The present study had limitations. First, only a few articles on severe P. knowlesi infections could be selected and extracted, so the pooled analysis needs to be carefully interpreted. Second, some clinical and laboratory data were missing among the seven included studies, causing a low statistical power to infer the differences between severe P. knowlesi and severe P. falciparum malaria. Third, subgroup analysis of study sites between Sabah and Sarawak in the meta-analysis of severe P. knowlesi and severe P. falciparum infections could not be performed, as three studies included in the analysis were conducted in Sabah and only one included study was conducted in Sarawak. Fourth, some confounding factors might have affected the haematological analysis of the present study, such as demographic factors, malaria immunity, underlying diseases, and the haemoglobinopathy of patients with malaria. Due to the limitations of the data on haemoglobinopathies and G6PD deficiency of the study populations reported in the included studies, the effect of haemoglobinopathies and G6PD deficiency on the severity or laboratory parameters between patients with severe P. knowlesi and non-severe P. knowlesi infections could not be examined in the present study.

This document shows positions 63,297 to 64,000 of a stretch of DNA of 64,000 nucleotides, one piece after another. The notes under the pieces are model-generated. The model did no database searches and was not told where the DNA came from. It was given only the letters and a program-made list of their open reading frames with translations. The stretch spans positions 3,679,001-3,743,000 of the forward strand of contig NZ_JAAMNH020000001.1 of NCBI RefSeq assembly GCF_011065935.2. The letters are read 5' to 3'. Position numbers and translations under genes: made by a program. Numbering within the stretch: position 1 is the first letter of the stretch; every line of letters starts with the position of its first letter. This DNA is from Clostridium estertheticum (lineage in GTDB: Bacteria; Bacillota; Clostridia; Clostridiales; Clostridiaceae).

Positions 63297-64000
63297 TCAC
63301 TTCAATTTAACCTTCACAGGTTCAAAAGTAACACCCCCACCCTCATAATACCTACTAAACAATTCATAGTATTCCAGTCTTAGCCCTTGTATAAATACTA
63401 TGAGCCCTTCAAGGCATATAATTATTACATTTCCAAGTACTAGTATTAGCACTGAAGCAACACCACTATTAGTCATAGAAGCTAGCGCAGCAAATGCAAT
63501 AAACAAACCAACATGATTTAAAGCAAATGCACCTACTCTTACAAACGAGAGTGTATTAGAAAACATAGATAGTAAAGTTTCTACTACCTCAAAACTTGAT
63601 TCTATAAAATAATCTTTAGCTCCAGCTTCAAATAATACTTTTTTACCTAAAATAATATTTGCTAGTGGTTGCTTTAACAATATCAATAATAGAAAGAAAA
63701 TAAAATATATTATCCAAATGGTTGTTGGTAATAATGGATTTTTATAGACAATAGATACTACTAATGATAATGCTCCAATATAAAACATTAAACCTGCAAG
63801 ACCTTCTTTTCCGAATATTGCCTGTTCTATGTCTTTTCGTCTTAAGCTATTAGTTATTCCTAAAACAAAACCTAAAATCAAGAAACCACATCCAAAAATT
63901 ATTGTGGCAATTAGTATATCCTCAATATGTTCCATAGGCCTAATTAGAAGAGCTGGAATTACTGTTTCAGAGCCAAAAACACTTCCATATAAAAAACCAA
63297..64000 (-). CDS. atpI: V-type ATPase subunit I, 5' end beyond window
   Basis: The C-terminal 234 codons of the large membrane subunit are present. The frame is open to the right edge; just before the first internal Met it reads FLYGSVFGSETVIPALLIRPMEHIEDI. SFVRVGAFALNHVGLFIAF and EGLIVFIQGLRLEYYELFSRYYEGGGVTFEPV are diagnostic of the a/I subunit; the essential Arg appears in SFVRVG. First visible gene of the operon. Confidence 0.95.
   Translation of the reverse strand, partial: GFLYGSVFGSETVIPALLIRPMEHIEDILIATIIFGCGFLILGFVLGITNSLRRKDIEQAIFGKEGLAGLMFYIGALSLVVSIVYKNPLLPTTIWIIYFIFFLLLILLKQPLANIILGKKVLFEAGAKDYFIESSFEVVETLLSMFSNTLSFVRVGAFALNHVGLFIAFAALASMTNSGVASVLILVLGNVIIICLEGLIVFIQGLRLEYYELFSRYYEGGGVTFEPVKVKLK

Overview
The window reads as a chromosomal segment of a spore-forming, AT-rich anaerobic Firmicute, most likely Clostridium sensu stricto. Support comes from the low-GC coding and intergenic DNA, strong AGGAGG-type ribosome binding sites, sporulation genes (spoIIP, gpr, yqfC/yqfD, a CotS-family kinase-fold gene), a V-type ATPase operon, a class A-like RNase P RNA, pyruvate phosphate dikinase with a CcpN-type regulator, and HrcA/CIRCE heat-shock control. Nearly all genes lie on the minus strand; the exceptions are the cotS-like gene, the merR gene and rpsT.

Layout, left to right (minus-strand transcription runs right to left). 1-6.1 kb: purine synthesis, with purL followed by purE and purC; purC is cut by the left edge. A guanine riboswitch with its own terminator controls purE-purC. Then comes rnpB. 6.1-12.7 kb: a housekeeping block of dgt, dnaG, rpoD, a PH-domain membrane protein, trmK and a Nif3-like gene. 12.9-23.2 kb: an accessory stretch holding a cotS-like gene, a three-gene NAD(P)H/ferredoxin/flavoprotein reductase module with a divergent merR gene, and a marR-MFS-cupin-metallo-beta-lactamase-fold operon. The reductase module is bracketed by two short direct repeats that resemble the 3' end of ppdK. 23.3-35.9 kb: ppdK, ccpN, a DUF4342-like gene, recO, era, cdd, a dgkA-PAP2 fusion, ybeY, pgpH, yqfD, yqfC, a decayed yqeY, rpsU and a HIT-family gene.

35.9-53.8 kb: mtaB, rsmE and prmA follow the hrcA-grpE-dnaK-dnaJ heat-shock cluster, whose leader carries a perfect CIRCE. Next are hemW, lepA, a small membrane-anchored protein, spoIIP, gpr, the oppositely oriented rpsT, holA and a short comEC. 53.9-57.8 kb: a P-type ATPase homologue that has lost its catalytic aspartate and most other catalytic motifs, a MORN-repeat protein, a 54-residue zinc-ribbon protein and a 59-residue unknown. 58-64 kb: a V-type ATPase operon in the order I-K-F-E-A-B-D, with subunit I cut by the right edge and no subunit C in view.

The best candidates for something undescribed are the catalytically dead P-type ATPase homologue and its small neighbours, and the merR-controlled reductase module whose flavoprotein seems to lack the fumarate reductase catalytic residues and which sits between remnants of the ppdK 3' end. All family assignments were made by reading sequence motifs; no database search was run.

Conclusions

This systematic review demonstrated a high rate of severe P. knowlesi infections. Patients with severe P. knowlesi malaria were older, had a higher leucocyte count, and had a lower platelet count than those with non-severe P. knowlesi malaria. Patients with severe P. knowlesi infections were older, had a higher neutrophil count, and had a higher creatinine level than those with severe P. falciparum infections. Future work must aim to explore the risk factors with a higher number of enrolled studies to aid in the understanding of severe P. knowlesi infections in malaria-endemic settings.